Developing Therapies to Treat Aging is No Less Challenging than Other Areas of Biotech

The biotech industry experiences a high failure rate, if we wish to define failure as failing to achieve the original goals of the research program that gave rise to a company. The article noted here opens with many examples to give a sense of the prevalence of companies in the early aging-focused space that altered their course to give a return to their investors by other means, after it proved too challenging to achieve the original vision. This is par for the course: the development of novel medical biotechnology is both very difficult and highly regulated. The grail of producing new medicine that is accepted by the regulatory community is a rare success, but it is also true that there are other paths to generating some progress from programs that fail to achieve that goal.

The different strategies that past companies followed are common answers to the same constraint: there is no regulatory pathway to bring geroprotectors the market. So they either: (a) Develop pre-clinical assets and platform that may have value for other pharmaceutical and biotech companies. (b) Commit to the traditional biotech playbook and treat an age-related disease through a drug that targets a specific pathway or mechanism of aging, collect data to support claims for other indications and expand the label of the medicine over time. (c) Commercialise unproven products (supplements) or experimental treatments (gene therapies) in jurisdictions where the regulatory environments may allow such procedures.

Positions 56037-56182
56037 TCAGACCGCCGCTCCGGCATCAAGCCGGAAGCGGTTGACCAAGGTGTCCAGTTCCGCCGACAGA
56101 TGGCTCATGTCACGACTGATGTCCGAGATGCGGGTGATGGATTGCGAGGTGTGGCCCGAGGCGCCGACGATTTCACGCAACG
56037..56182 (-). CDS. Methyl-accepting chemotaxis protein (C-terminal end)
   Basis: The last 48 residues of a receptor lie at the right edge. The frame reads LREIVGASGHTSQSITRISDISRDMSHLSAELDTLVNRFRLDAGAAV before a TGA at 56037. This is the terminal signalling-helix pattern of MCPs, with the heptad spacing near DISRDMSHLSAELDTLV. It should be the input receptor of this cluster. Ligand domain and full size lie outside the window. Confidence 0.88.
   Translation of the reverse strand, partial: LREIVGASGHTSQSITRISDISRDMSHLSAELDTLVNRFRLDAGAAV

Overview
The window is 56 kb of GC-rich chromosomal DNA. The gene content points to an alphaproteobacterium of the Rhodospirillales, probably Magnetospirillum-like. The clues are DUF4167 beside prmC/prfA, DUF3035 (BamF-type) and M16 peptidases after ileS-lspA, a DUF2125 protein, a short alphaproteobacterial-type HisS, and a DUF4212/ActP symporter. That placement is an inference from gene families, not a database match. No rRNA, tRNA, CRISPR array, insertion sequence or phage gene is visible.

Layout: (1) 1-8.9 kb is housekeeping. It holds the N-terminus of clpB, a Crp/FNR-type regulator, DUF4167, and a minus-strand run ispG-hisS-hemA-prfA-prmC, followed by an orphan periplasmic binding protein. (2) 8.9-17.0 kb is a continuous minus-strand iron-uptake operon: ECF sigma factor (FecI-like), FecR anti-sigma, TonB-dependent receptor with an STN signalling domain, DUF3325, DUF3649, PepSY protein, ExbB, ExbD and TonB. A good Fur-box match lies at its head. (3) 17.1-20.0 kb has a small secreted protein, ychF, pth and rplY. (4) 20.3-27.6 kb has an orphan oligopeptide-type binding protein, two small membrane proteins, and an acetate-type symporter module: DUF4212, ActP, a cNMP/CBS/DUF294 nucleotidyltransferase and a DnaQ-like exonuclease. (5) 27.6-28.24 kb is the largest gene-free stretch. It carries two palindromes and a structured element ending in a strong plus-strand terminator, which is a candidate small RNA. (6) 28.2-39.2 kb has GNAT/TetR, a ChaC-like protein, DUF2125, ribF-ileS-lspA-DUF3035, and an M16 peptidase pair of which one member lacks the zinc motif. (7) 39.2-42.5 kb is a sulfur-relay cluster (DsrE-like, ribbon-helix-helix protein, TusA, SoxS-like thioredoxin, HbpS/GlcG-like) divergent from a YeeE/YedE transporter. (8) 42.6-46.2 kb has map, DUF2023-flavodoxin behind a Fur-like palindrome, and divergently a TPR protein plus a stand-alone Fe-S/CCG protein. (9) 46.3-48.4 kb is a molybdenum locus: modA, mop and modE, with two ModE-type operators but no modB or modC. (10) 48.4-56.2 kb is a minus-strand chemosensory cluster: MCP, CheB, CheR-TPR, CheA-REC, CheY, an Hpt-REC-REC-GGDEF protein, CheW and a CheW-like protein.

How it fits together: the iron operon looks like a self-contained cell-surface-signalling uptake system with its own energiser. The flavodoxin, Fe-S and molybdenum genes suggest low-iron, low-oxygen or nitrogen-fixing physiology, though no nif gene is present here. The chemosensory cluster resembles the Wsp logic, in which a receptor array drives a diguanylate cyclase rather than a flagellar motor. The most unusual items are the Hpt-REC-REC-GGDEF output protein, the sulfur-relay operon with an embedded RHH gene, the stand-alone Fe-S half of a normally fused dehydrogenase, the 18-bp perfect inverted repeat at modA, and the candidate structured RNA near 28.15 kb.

The intrinsic scientific difficulties in translating early stage research into an approved treatment often stood in the way of commercialisation, despite the best efforts of companies and researchers. Some assets got acquired and abandoned and others are still on their path to the clinic. In a perfect world, nobody would forget on the shelf an asset that has the potential to slow down aging. But many factors beyond just the science can influence whether an asset continues along the development pipeline. Even the most promising early research can sometimes fail to translate into an approved product, due to the inherent challenges in drug development.

The company pivots to a different therapeutic area and the asset is no longer core to their strategy. Leadership changes at the company and new decision makers have different priorities, so they discontinue programs started under previous leaders. Patent life expires before the asset has progressed far enough to merit continued investment. Another company develops a similar or superior asset that displaces interest in theirs. The company runs out of funding to progress all assets and must make tough choices about which programs to shelve. Leadership simply loses conviction in the asset's potential for unclear reasons and turns attention elsewhere.

It may be possible to treat an age-related disease by targeting a mechanism of aging and I'm confident some companies will achieve that relatively soon. From an investment and commercial perspective, given the scientific and historical risks, a drug that targets a specific pathway or mechanism of aging to treat a disease has no superior value than any other drug. Unless that drug can slow down aging. But in more than 30 years, despite apparently promising science and significant funding raised, no single longevity biotech startup has succeeded to bring a product to market. Product as in: drug that has been approved by a regulatory agency following thorough clinical trials. So maybe it's time to consider a different strategy: assume the regulatory risk, target aging itself and be preventive instead of curative. Preventive drugs approved for several indications already exist. So bringing to market drugs that slow down the aging process and prevent all age-related diseases is just one step away.


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